Niners talk on Super Sunday

It’s Super Bowl Sunday and 49ers quarterback Shaun Hill says he can’t stand to watch.

“I don’t want Pittsburgh to have more rings than us, and I’m (upset) that Arizona is representing the West instead of us,” Hill said. “I can’t watch any of it. It’s kind of sad.”

 

Still, we’re going to try to come up with some 49ers Super Bowl angles this morning to keep you occupied until kickoff.

 

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There are now 15 former 49ers in the Pro Football Hall of Fame. Defensive back Rod Woodson and receiver Bob Hayes were elected on Saturday – though both would have made it even if you strike their entire 49ers careers from the record books.

 

Hayes played 10 seasons with the Cowboys, and finished up with four games as a member of the 49ers. He caught just six passes for 119 yards with the 49ers in 1975.

 

Woodson played for the 49ers during the 1997 season. He did a decent job at left cornerback for the 49ers. The highlight of his time with the 49ers was a three-interception day against the Saints. He played six more seasons, mostly at free safety, for the Ravens and Raiders.

 

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There are two former 49ers who will play in today’s Super Bowl. Do you know who they are?

 

One is easy. The Cardinals’ Chike Okeafor was a third-round pick of the 49ers in 1999. (Reggie McGrew was the first-round selection that season, which was Terry Donahue’s first draft with the club.)

 

In his four seasons with the 49ers, from 1999 to 2002, Okeafor recorded a total of 11.5 sacks. The 49ers let him get away in free agency to the Seahawks. He has developed into a nice player with season sack totals of 8, 8.5, 7.5 and 8.5 with the Seahawks and Cardinals. This season he had 4.5 sacks and 60 tackles.

 

The other former 49ers player in action today will be Steelers defensive lineman Travis Kirschke, who played 15 games for the club in 2003. He had 1.5 sacks and 43 tackles with S.F. The 12th-year pro from UCLA had 46 tackles and 2 sacks for the Steelers this season.

 

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With the No. 39 overall pick in the 2008 draft, the 49ers were contemplating Chilo Rachal or receiver Limas Sweed. They had two cards ready to turn it, but the consensus in the draft room was to go with Rachal.

 

The Steelers selected Sweed 14 picks later. During the regular season, Sweed had six receptions for 64 yards. During the playoffs, Sweed has two catches for 20 yards.

 

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I was looking back at what I wrote at the end of the regular season. Yes, I called the Cardinals this year’s worst playoff team. I stand by my statement.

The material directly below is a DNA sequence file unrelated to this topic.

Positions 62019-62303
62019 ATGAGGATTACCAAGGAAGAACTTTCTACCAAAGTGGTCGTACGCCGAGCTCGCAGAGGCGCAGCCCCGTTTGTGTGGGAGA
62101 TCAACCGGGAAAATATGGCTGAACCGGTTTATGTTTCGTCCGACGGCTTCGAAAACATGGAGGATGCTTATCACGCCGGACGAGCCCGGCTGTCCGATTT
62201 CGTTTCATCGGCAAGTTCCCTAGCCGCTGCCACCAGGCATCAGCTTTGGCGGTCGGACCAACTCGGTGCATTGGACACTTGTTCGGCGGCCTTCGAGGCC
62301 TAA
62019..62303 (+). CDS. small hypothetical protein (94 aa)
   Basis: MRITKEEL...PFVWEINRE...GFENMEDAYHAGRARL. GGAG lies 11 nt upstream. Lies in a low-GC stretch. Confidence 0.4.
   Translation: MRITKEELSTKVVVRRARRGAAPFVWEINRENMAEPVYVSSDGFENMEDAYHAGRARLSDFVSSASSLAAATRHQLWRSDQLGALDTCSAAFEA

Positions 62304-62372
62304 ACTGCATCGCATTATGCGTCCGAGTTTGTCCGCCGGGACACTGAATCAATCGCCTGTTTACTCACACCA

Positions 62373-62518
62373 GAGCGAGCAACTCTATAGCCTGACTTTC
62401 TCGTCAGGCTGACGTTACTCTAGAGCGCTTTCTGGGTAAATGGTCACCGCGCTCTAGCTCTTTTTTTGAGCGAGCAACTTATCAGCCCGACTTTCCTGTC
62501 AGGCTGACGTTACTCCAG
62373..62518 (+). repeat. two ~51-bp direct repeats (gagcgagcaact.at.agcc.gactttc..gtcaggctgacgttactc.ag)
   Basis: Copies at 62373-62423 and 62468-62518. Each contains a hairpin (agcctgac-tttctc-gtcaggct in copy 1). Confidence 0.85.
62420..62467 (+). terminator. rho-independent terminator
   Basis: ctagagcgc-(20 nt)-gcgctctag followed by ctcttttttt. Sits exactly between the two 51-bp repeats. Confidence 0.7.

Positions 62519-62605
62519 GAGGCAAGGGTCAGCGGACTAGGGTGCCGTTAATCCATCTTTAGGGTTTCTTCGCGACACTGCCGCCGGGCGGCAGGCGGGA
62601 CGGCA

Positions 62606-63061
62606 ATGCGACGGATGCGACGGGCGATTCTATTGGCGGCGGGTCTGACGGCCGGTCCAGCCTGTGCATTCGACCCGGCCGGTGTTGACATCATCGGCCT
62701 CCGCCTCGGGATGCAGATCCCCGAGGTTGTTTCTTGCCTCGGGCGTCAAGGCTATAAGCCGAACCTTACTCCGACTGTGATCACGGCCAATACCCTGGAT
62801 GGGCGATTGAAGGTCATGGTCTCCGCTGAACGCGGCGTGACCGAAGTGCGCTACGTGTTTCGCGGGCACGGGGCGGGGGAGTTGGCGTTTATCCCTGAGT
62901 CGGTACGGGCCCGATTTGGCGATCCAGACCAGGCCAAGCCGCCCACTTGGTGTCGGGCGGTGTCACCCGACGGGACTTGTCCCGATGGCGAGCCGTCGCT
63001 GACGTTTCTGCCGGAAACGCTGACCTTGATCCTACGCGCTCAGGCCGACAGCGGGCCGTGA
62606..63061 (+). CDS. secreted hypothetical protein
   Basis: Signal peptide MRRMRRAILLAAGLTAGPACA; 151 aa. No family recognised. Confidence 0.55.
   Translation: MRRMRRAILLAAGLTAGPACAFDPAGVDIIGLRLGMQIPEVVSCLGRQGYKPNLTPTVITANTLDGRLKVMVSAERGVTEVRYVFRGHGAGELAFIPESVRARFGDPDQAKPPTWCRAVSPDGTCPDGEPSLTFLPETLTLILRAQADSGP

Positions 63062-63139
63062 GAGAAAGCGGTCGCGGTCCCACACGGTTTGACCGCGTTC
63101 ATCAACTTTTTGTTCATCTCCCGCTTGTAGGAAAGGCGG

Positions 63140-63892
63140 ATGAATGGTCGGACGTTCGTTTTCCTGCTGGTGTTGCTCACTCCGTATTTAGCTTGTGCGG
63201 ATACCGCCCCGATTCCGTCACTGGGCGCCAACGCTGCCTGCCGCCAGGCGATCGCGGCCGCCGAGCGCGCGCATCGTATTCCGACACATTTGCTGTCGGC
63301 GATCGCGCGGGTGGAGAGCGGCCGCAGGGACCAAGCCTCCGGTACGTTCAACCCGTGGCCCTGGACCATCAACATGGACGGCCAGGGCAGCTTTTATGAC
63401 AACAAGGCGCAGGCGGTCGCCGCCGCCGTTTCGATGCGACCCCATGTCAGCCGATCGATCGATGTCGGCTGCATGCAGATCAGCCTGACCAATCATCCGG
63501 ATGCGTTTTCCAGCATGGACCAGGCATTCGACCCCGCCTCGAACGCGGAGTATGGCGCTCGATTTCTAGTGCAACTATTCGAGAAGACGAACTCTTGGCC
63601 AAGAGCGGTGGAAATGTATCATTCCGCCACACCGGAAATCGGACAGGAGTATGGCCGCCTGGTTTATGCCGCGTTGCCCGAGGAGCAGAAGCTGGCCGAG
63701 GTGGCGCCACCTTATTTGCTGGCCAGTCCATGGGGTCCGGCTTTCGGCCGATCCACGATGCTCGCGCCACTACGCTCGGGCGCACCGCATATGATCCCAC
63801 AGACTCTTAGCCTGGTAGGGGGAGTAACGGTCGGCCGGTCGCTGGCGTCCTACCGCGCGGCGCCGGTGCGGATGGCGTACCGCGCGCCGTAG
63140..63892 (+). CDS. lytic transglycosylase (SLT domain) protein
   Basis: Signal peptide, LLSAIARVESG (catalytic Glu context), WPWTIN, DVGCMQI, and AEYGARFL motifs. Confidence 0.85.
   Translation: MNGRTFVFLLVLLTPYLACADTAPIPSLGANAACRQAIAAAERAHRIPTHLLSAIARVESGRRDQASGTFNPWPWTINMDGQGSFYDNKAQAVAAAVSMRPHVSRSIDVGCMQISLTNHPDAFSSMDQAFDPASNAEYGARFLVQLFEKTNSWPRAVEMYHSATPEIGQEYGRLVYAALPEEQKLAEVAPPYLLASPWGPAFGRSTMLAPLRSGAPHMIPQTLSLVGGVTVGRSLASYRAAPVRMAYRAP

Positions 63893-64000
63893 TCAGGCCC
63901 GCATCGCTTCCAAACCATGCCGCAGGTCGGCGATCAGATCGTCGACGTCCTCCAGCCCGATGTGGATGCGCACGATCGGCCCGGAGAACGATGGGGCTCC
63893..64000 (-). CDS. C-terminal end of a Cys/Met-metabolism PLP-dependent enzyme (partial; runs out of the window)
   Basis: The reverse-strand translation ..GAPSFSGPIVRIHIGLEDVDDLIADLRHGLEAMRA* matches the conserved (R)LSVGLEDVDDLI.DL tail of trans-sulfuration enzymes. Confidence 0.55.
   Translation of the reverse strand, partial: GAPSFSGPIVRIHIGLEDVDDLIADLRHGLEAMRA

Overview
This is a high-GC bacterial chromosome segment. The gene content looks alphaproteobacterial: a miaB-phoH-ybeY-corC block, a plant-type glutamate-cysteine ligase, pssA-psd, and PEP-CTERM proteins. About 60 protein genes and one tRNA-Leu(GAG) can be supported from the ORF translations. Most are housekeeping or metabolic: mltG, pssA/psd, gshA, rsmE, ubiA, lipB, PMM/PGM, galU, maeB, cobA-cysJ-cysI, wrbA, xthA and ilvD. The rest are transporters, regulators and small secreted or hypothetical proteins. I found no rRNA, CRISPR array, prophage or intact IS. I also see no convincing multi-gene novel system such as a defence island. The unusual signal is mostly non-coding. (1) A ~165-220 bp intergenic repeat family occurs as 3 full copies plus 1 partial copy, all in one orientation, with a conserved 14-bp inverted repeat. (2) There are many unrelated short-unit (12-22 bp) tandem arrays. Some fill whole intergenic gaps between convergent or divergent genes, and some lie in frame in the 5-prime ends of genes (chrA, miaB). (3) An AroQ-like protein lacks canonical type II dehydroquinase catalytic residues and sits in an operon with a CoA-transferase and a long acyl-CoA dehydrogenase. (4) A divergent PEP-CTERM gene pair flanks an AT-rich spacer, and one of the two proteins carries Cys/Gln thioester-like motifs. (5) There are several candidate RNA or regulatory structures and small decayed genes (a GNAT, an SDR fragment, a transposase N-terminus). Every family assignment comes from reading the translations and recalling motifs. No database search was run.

In fact, I’ll go ahead and call the Cardinals the worst regular-season team that has ever reached the Super Bowl. Actually, the Cardinals were not a bad team during the regular season. They were an average team. With a record of 9-7, they scored only 1 more point than their opposition throughout the regular season. That makes them average.

 

But while the Cardinals were a team that performed at an average level during the regular season, they clearly had the potential to become a very good team. They deserve to be playing in today’s Super Bowl because they have been fantastic during the playoffs.

 

That’s why I’m picking them to win today, 31-27. (Sorry, Shaun, but one of the teams has to win today.)

 

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And, finally, some thoughts about last week in 49erland . . .

 

One of the questions about Mike Singletary when he interviewed for previous head-coaching jobs was whether he could put together an offensive staff. It was seen as his weakest point. There were some issues that made this job difficult to fill with a proven coordinator:

 

–The offensive staff was already in place, so the new coordinator would have no say in selecting his assistant coaches.

 

–The offensive philosophy was already in place. Singletary made it known exactly what he expected out of the offense. Singletary was not going to hire somebody and let that person have autonomy.

 

Jimmy Raye is the new offensive coordinator, and Mike Johnson is the QBs coach. Is Raye a good hire?

 

He is not somebody whose name was been tossed around. But that means absolutely nothing. Raye starts with a clean slate. It sounds as if the 49ers are going to go with a meat-and-potatoes approach to offense. It won’t be cutting edge. It won’t be bold and dynamic. It’s going to be straight-forward.

 

Singletary and Raye will be judged on whether it’s effective. And that’s the way it should be.

 

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In December, I wrote a blog item in which I stated that everybody should not get caught up in the wins and losses in determining whether Singletary should be named the permanent head coach. I thought the important thing was to hear Singletary’s offensive vision for the future.

 

Some of the comments were very good. I suggested the 49ers go with a young QBs coach. I mentioned Jeremy Bates, Brian Daboll, Mike McCoy and Pete Carmichael Jr. – each of whom got coordinator jobs in the NFL (except Bates, who was hired as O.C. at USC).

 

The best comment came from “BHF,” who suggested the 49ers hire a “Tom Moore” type – someone older and experienced, who would be no threat to leave for a head-coaching job. In hiring Raye, that’s exactly what the 49ers did.

 

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